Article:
2. Giving terminal a fresh look

Step 1: Install zsh

zsh is a type of shell similar to bash but more interactive. (Learn more about zsh here). Run the following command to install zsh:

sudo apt-get install zsh
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After installation is complete, make sure it's installed by running zsh --version. If it shows a version, be assured that zsh is installed.

Step 2: Install oh-my-zsh

oh-my-zsh is a powerful plugin manager for zsh shell. It includes 300+ optional plugins (rails, git, OSX, hub, docker, homebrew, node, php, python, etc...), 140+ themes to spice up your morning, and an auto-update tool, so that makes it easy to keep up with the latest updates from the community.

Quoting from oh-my-zsh:

Once installed, your terminal shell will become the talk of the town or your money back! With each keystroke in your command prompt, you'll take advantage of the hundreds of powerful plugins and beautiful themes. Strangers will come up to you in cafΓ©s and ask you, "that is amazing! are you some sort of genius?"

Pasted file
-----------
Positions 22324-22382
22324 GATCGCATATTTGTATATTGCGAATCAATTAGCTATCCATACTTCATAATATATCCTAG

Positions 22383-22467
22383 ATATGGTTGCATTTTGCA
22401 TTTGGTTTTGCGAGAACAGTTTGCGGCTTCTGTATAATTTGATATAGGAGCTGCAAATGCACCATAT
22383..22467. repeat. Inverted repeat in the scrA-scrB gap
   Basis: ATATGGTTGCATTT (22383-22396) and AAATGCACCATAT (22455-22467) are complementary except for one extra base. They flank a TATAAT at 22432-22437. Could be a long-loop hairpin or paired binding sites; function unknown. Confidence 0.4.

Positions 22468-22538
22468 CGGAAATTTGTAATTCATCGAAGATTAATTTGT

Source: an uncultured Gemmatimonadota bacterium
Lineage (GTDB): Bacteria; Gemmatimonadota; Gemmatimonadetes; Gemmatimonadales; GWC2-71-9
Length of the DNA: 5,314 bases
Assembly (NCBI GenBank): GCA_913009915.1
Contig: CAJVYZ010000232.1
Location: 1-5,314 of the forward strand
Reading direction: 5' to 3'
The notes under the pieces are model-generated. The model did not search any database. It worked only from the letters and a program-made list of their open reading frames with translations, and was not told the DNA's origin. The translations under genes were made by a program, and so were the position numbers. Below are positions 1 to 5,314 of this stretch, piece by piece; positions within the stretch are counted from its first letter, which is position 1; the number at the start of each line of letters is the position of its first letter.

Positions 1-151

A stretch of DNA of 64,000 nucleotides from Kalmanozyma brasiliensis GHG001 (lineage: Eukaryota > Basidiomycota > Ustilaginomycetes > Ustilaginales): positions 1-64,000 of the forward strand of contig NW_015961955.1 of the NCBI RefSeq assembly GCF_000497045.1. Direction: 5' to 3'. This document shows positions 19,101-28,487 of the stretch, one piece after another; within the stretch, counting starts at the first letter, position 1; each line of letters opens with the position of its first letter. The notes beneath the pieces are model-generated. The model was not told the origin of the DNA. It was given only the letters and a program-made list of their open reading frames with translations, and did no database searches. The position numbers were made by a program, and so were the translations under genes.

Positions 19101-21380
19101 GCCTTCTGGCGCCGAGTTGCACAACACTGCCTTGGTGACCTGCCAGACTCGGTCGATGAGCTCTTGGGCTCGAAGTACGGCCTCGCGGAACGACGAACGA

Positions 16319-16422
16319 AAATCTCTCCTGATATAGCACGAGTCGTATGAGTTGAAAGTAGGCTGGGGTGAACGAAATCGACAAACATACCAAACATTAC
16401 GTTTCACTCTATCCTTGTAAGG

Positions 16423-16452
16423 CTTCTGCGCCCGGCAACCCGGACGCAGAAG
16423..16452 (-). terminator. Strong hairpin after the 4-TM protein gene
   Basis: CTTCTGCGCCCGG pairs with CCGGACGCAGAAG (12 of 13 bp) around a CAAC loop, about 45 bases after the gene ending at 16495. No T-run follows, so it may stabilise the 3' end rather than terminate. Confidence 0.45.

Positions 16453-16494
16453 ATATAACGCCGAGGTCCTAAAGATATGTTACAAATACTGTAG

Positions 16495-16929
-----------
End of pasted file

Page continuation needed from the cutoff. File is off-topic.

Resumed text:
Okay, enough talking about it. Let's see it in action. 🎬

sh -c "$(curl -fsSL"
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The above command will install oh-my-zsh in your terminal and update the ~/.zshrc file. If you are not aware, .*rc files are configuration files. In bash, there is ~/.bashrc. Similarly, for zsh there is ~/.zshrc file. Every configuration related to the zsh shell will be made here.

Now you might be wondering what we got out of it. As said earlier, oh-my-zsh will allow you to install various plugins and themes for your terminal. Plugins are there to make your life easier. They make you feel like a 10x developer by powering you with their special abilities. For example, a git plugin will show you which branch you are on and how many files are changed on the command line itselfβ€”no need to manually run git commands to look for branch or changed files. You can find the list of available plugins here. Themes, on the other hand, are to make your terminal look prettier. You can select from a list of available themes(internal-themes, external-themes) as per your preference.